Letters

Letters 08-31-2015

Inalienable Rights This is a response to the “No More State Theatre” in your August 24th edition. I think I will not be the only response to this pathetic and narrow-minded letter that seems rather out of place in the northern Michigan that I know. To think we will not be getting your 25 cents for the movie you refused to see, but more importantly we will be without your “two cents” on your thoughts of a marriage at the State Theatre...

Enthusiastically Democratic Since I was one of the approximately 160 people present at when Senator Debbie Stabenow spoke on August 14 in Charlevoix, I was surprised to read in a letter to Northern Express that there was a “rather muted” response to Debbie’s announcement that she has endorsed Hillary Clinton for president...

Not Hurting I surely think the State Theatre will survive not having the homophobic presence of Colleen Smith and her family attend any matinees. I think “Ms.” Smith might also want to make sure that any medical personnel, bank staff, grocery store staff, waiters and/or waitress, etc. are not homosexual before accepting any service or product from them...

Stay Home I did not know whether to laugh or cry when I read the letter of the extremely homophobic, “disgusted” writer. She now refuses to patronize the State Theatre because she evidently feels that its confines have been poisoned by the gay wedding ceremony held there...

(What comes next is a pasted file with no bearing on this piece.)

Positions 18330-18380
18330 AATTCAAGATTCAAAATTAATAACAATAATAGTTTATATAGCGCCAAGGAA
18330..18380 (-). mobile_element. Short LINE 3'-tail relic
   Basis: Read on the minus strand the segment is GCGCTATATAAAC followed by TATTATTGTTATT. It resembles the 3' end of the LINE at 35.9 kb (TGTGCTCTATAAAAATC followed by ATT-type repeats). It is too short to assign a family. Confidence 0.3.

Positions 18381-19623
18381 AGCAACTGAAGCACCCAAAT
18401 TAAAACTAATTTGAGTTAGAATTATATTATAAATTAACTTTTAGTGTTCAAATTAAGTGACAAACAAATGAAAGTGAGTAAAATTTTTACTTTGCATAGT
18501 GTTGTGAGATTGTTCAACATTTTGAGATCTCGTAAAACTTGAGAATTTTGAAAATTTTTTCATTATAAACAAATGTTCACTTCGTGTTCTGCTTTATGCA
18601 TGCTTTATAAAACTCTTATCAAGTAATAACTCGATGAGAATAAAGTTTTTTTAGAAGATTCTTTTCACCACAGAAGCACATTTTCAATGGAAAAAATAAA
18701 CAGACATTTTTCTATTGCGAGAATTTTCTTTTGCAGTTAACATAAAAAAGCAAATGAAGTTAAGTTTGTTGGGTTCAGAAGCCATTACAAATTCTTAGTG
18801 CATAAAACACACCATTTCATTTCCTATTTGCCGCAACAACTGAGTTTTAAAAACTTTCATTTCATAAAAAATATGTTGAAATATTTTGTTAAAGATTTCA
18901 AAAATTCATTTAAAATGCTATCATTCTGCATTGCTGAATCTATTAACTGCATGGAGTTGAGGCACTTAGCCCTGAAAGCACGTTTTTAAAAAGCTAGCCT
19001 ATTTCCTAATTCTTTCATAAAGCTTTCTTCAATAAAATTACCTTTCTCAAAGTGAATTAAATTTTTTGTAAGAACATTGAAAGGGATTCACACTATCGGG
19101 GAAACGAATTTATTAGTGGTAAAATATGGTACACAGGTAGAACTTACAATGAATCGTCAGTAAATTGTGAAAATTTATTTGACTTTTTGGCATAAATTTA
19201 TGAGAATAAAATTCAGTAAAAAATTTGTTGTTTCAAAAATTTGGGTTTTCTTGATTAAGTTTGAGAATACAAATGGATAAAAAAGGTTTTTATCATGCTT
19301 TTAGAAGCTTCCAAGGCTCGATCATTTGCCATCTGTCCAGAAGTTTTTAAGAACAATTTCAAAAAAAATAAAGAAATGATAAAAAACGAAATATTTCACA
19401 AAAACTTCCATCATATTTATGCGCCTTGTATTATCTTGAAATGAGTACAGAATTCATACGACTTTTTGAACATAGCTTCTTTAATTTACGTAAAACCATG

Keep Away In response to Colleen Smith of Cadillac who refused to bring her family to the State Theatre because there was a gay wedding there: Keep your 25 cents and your family out of Traverse City...

Celebrating Moore And A Theatre I was 10 years old when I had the privilege to see my first film at the State Theatre. I will never forget that experience. The screen was almost the size of my bedroom I shared with my older sister. The bursting sounds made me believe I was part of the film...

Outdated Thinking This letter is in response to Colleen Smith. She made public her choice to no longer go to the State Theater due to the fact that “some homosexuals” got married there. I’m not outraged by her choice; we don’t need any more hateful, self-righteous bigots in our town. She can keep her 25 cents...

Mackinac Pipeline Must Be Shut Down Crude oil flowing through Enbridge’s 60-yearold pipeline beneath the Mackinac Straits and the largest collection of fresh water on the planet should be a serious concern for every resident of the USA and Canada. Enbridge has a very “accident” prone track record...